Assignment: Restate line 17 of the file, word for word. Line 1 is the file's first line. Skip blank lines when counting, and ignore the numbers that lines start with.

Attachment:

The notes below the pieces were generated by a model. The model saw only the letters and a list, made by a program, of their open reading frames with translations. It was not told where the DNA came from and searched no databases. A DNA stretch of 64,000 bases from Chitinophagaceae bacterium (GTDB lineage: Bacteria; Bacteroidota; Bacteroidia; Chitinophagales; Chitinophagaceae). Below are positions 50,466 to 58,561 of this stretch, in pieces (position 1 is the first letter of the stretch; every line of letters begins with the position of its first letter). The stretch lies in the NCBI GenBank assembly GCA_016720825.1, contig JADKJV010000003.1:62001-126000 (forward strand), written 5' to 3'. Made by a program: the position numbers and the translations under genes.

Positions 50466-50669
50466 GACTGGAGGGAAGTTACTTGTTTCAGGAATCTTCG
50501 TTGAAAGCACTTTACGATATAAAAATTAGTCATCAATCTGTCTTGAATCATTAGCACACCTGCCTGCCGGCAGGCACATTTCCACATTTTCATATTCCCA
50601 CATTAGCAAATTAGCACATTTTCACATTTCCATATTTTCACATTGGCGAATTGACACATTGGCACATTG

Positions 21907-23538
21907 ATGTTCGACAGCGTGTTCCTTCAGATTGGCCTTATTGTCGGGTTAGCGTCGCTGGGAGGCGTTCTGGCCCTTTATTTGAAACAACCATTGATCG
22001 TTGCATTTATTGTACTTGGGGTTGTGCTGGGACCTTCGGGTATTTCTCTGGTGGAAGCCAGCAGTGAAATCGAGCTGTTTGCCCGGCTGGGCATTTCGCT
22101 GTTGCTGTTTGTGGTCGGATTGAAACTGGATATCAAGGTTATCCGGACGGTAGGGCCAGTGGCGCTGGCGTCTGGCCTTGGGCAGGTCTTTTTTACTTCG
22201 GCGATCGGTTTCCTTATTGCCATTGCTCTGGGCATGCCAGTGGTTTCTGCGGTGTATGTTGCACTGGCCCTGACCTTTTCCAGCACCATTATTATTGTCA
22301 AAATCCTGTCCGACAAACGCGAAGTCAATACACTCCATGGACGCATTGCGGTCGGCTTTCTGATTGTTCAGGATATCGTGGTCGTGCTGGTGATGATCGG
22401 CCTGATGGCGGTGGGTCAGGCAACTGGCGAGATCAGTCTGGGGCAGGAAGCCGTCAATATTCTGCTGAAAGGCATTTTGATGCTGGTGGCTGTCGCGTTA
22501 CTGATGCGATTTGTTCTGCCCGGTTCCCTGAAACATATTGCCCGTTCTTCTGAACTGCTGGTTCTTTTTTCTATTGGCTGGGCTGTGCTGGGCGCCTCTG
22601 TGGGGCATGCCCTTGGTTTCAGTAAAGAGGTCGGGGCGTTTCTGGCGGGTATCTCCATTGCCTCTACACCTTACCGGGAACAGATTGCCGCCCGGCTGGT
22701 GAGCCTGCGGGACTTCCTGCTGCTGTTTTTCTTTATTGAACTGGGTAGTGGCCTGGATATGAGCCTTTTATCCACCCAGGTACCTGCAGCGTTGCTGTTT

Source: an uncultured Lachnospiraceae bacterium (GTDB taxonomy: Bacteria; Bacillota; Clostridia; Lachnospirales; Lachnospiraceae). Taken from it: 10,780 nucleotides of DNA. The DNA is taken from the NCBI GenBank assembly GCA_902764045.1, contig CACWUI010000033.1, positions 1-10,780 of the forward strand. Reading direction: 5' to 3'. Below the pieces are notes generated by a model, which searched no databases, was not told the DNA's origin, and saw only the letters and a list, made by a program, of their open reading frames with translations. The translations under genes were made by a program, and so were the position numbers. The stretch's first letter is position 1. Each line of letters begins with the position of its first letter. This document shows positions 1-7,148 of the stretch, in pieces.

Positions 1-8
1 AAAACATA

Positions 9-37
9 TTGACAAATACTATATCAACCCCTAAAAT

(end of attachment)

Positions 1-8